Short Bio

Dr. Richter's group is focused on computational techniques such as direct numerical simulation (DNS) and large eddy simulation (LES) for studying turbulence in the atmosphere and ocean, particularly those flows with multiphase components. These numerical techniques allow us to study basic atmospheric processes in a wide range of applications including air-sea interaction, surface-atmosphere coupling, atmospheric boundary layer dynamics, and turbulent transport. Our research is also devoted to developing tools for simulating multiphase systems that can be applied to a wide variety of geophysical flows.

Some specific projects currently include understanding air-sea exchange and the influence of sea spray, dust and sand transport in the atmospheric boundary layer, tidal energy generation via marine kinetic turbines, GPU acceleration of particle-laden numerical simulations, contaminant transport in heterogeneous porous media, and salt aerosol distributions in the marine atmospheric boundary layer.

Our group is always looking for motivated students who share an interest in understanding these natural systems. Please contact David if you are interested or have any questions.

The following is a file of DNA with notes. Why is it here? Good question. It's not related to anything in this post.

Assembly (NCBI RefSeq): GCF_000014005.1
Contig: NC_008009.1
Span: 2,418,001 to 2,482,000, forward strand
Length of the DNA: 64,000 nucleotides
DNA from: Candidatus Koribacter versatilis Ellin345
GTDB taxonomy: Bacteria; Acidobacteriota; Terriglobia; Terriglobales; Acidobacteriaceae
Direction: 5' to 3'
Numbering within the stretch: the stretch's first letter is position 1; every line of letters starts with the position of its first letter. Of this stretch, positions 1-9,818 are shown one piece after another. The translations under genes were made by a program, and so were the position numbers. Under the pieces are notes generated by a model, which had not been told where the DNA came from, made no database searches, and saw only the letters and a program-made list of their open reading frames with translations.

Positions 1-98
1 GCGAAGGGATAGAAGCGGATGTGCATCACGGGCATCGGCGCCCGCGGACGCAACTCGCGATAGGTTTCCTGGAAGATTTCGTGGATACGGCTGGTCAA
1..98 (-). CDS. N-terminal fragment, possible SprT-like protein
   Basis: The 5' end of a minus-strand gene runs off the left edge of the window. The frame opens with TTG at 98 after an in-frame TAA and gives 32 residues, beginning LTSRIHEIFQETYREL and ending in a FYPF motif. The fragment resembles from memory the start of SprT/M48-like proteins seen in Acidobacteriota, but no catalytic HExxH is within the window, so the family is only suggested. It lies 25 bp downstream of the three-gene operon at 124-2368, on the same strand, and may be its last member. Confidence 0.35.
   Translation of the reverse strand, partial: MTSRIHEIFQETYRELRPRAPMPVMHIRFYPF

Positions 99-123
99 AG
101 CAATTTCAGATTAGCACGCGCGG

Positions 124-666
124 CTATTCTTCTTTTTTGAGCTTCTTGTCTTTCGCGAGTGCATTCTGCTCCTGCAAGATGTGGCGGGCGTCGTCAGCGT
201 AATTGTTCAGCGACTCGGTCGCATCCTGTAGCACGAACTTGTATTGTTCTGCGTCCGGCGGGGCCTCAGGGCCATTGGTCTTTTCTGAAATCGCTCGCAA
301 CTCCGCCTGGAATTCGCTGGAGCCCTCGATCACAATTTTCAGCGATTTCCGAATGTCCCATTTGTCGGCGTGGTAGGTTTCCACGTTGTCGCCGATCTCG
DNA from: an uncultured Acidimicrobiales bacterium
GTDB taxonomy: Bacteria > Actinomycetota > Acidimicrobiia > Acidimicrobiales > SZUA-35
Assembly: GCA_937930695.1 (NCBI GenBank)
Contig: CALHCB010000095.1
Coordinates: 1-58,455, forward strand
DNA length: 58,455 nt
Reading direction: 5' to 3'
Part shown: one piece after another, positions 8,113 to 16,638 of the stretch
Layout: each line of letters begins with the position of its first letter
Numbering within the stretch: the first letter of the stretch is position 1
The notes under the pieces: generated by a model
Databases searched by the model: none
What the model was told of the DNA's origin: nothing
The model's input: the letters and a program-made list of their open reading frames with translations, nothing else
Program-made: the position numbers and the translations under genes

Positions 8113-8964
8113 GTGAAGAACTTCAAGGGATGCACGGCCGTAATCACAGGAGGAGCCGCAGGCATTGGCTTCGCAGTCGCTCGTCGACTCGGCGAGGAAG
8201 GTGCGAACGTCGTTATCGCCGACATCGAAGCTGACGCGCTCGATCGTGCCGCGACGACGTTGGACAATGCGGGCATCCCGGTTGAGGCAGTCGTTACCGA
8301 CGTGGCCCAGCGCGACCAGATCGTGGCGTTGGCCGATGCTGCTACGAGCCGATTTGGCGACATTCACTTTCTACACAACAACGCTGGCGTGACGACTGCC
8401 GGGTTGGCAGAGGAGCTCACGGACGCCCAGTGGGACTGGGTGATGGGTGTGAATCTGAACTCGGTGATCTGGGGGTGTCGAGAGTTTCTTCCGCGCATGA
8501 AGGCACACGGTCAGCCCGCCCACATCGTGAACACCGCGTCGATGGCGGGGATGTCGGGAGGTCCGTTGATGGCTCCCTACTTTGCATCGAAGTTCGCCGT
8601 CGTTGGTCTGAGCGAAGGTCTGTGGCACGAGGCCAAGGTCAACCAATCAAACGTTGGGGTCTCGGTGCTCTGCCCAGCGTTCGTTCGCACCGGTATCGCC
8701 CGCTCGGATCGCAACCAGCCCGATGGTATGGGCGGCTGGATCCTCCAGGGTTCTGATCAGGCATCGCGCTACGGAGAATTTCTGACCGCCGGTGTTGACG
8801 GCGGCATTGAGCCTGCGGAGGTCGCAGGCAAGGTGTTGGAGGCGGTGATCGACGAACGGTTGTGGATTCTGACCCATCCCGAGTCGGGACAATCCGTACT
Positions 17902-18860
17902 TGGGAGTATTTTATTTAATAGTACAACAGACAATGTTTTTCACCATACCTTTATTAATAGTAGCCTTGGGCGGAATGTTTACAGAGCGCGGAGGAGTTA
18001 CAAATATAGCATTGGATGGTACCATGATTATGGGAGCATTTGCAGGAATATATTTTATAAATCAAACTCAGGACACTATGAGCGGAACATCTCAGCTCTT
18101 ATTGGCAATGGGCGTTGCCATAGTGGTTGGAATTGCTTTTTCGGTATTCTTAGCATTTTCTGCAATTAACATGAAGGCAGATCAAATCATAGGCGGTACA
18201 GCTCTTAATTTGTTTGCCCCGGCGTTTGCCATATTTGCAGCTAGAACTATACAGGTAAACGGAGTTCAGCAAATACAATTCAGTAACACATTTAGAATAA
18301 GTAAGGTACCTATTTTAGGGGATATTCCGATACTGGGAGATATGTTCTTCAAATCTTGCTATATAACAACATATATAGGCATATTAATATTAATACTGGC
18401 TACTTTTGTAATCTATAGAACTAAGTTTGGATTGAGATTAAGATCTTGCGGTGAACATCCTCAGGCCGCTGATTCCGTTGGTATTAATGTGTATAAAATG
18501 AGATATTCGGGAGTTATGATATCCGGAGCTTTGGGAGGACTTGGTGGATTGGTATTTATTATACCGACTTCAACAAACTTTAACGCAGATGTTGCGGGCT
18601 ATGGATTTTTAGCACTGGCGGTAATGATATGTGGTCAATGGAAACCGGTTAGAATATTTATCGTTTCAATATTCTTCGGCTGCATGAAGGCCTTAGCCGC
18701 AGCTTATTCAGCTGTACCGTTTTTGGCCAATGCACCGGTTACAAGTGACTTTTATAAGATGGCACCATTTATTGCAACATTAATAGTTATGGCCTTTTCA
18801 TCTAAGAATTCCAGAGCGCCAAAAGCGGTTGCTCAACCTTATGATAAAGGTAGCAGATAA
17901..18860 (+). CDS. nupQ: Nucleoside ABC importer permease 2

Academic Positions

  • 2013-PresentAssistant Professor

    Civil and Environmental Engineering and Earth Sciences
    University of Notre Dame

  • 2014-PresentConcurrent Professor

    Aerospace and Mechanical Engineering
    University of Notre Dame

  • 2011-2013Postdoctoral Research Fellow

    Advanced Study Program
    National Center for Atmospheric Research

  • 2006-2011Ph.D. Research Associate

    Mechanical Engineering
    Stanford University

Selected Publications

Recent publications that highlight key areas of research in our group

Influence of evaporating droplets in the turbulent marine atmospheric boundary layer

Peng, T. & D.H. Richter
Boundary-Layer Meteorology
2017
Publisher's website

Publications

List of all publications